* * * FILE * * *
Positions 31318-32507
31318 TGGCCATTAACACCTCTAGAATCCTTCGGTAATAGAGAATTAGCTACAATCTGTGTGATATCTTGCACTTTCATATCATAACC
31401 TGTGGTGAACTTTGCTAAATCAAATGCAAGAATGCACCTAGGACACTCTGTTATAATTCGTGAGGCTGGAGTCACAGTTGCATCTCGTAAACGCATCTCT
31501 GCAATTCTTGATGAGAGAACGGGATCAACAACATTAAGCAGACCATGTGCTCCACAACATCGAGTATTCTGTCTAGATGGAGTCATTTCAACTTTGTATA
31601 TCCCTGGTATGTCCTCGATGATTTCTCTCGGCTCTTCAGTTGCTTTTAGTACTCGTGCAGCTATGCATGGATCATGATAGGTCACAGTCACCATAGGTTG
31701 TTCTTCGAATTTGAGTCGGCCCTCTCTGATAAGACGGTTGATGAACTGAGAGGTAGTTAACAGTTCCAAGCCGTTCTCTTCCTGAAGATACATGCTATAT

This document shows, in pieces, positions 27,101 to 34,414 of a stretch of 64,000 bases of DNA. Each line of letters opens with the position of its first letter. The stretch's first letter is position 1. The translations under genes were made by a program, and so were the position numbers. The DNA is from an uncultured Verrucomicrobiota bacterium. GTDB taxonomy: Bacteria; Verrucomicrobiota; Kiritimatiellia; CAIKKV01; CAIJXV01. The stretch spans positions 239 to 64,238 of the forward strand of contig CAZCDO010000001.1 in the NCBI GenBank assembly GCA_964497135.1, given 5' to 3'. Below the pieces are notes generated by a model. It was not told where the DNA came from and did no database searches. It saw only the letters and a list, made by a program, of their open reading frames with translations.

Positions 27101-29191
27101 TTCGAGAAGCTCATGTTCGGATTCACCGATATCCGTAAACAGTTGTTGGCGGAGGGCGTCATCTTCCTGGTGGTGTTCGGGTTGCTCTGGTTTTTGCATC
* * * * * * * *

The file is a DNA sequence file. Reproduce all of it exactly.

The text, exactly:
Positions 31318-32507
31318 TGGCCATTAACACCTCTAGAATCCTTCGGTAATAGAGAATTAGCTACAATCTGTGTGATATCTTGCACTTTCATATCATAACC
31401 TGTGGTGAACTTTGCTAAATCAAATGCAAGAATGCACCTAGGACACTCTGTTATAATTCGTGAGGCTGGAGTCACAGTTGCATCTCGTAAACGCATCTCT
31501 GCAATTCTTGATGAGAGAACGGGATCAACAACATTAAGCAGACCATGTGCTCCACAACATCGAGTATTCTGTCTAGATGGAGTCATTTCAACTTTGTATA
31601 TCCCTGGTATGTCCTCGATGATTTCTCTCGGCTCTTCAGTTGCTTTTAGTACTCGTGCAGCTATGCATGGATCATGATAGGTCACAGTCACCATAGGTTG
31701 TTCTTCGAATTTGAGTCGGCCCTCTCTGATAAGACGGTTGATGAACTGAGAGGTAGTTAACAGTTCCAAGCCGTTCTCTTCCTGAAGATACATGCTATAT

This document shows, in pieces, positions 27,101 to 34,414 of a stretch of 64,000 bases of DNA. Each line of letters opens with the position of its first letter. The stretch's first letter is position 1. The translations under genes were made by a program, and so were the position numbers. The DNA is from an uncultured Verrucomicrobiota bacterium. GTDB taxonomy: Bacteria; Verrucomicrobiota; Kiritimatiellia; CAIKKV01; CAIJXV01. The stretch spans positions 239 to 64,238 of the forward strand of contig CAZCDO010000001.1 in the NCBI GenBank assembly GCA_964497135.1, given 5' to 3'. Below the pieces are notes generated by a model. It was not told where the DNA came from and did no database searches. It saw only the letters and a list, made by a program, of their open reading frames with translations.

Positions 27101-29191
27101 TTCGAGAAGCTCATGTTCGGATTCACCGATATCCGTAAACAGTTGTTGGCGGAGGGCGTCATCTTCCTGGTGGTGTTCGGGTTGCTCTGGTTTTTGCATC